Between the choice of a Toyota Auris and a VW Golf, I went for the Wolfsburg car.
The Toyota would be too uninteresting, I thought.
It would be simpler if I didn’t write a review at all. Nobody needs to know I drove this and no-one need ever discover what a hard time I’ve had writing something intelligent about Europe’s favourite car.
What will I remember about the Golf? Two or three things. One, the interior door grip is squeeky. It’s made of two shells that don’t fit precisely. In counterpoint, there are two interior rear roof lights that don’t budge when you turn them on. They were well-secured to the roof, not the headliner. And you’re never sure you’ve turned them off. Two, the CD player is in the glovebox. Three, the boot is smaller than I liked. Lots of litres are wasted under the boot floor panel.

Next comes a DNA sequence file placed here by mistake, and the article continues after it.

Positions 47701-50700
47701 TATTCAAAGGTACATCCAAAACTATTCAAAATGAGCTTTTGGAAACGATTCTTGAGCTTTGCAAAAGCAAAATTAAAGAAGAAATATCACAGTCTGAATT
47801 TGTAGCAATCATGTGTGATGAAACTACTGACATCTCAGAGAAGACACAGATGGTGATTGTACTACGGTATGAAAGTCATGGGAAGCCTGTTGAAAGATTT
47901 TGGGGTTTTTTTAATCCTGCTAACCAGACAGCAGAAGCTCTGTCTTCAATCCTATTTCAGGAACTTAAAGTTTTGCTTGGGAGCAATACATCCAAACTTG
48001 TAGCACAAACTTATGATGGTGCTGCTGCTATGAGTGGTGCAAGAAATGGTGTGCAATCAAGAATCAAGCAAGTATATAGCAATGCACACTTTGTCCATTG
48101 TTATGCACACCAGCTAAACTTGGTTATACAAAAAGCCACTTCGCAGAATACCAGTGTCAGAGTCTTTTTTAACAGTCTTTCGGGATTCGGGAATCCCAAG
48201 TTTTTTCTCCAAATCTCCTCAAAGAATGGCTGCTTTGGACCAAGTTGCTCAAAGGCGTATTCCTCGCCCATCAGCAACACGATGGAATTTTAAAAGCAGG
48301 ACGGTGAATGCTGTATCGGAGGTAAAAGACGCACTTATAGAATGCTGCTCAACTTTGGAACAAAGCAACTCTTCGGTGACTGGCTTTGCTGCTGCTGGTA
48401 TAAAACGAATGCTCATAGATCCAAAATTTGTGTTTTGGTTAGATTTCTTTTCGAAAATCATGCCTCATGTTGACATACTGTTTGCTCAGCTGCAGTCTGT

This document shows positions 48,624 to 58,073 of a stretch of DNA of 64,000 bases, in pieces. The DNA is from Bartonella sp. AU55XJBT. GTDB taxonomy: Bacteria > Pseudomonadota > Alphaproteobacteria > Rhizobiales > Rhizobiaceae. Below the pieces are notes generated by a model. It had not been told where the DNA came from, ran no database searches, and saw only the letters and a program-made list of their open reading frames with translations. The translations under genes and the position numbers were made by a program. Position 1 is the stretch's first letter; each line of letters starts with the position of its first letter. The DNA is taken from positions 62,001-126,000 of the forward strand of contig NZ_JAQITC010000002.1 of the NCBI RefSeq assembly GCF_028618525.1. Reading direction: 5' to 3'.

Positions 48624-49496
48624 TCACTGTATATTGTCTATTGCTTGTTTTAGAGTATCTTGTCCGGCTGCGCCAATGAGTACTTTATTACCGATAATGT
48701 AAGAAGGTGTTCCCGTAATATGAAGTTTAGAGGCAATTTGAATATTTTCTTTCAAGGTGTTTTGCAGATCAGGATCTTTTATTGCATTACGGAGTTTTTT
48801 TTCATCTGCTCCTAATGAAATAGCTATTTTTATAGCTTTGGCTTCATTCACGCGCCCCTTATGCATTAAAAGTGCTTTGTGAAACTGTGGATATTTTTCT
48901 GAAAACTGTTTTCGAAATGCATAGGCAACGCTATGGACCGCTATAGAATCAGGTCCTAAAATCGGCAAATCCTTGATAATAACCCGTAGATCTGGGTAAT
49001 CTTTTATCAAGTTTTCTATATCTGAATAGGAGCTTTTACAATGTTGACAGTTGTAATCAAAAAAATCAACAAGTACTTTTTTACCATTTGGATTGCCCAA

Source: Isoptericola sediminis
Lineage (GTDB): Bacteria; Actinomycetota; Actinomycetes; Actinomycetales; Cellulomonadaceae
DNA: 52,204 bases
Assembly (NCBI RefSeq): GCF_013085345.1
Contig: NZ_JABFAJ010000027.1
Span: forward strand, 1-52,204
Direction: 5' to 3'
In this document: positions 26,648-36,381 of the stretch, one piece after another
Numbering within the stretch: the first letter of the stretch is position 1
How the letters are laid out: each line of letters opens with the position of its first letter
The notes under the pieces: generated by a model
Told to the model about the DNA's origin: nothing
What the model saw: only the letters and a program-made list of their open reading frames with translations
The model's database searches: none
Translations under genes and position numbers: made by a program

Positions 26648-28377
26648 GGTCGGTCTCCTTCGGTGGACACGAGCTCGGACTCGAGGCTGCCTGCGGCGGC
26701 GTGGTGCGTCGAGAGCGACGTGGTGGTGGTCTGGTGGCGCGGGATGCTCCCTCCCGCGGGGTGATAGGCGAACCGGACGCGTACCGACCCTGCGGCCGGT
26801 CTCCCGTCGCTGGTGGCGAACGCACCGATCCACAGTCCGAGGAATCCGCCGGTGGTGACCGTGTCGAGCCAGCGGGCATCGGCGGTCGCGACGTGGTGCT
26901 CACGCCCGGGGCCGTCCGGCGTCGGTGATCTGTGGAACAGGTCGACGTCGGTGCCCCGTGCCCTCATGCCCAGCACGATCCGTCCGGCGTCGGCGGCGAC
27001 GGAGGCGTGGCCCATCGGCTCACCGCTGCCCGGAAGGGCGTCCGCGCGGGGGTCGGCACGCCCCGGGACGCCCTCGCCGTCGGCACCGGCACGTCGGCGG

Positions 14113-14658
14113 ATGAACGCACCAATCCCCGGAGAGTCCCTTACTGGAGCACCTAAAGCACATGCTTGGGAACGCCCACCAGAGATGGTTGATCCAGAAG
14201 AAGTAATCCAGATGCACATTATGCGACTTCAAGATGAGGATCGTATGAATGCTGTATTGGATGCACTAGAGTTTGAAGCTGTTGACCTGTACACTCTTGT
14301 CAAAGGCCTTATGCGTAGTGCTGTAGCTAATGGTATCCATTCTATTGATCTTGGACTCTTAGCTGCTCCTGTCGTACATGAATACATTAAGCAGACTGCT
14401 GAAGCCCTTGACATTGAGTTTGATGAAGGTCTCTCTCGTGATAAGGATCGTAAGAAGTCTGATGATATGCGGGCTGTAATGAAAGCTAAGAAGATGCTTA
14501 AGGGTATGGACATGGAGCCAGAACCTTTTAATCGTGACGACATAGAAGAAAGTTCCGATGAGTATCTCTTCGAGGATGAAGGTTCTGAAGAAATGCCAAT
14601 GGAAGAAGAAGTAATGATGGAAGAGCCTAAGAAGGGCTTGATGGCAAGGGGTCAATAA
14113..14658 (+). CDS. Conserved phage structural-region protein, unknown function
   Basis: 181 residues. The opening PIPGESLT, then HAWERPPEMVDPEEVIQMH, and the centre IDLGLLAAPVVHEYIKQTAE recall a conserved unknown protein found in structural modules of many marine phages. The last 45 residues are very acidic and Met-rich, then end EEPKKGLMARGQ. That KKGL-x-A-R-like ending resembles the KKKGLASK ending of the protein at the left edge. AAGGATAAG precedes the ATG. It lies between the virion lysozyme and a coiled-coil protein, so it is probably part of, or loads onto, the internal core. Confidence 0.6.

VW didn’t offer pockets behind the front seats and there’s no rear centre arm-rest. But you get flock-lined door bins. Millions of people will not enjoy long drives in the back of this car but phones and falderal are well-catered for.
The rest of the Golf offers an identical experience to a Hyundai i30 or Kia Ceed. The Golf is what people want and driving this has offered an insight into the tastes and preferences of all the people who don’t read DTW.
Here’s that door bin:
If I think back to the other mid-rangers I have driven I can say the Golf has been the most difficult to discuss because there is so little to engage with: almost faultless, sums it up. Apart from the boot, door-handle and arm-rest. And the HVAC controls can be called fiddly. It adds up to nullity with some minor snags.
I could never spend my own money on this. And millions do. Interesting, that.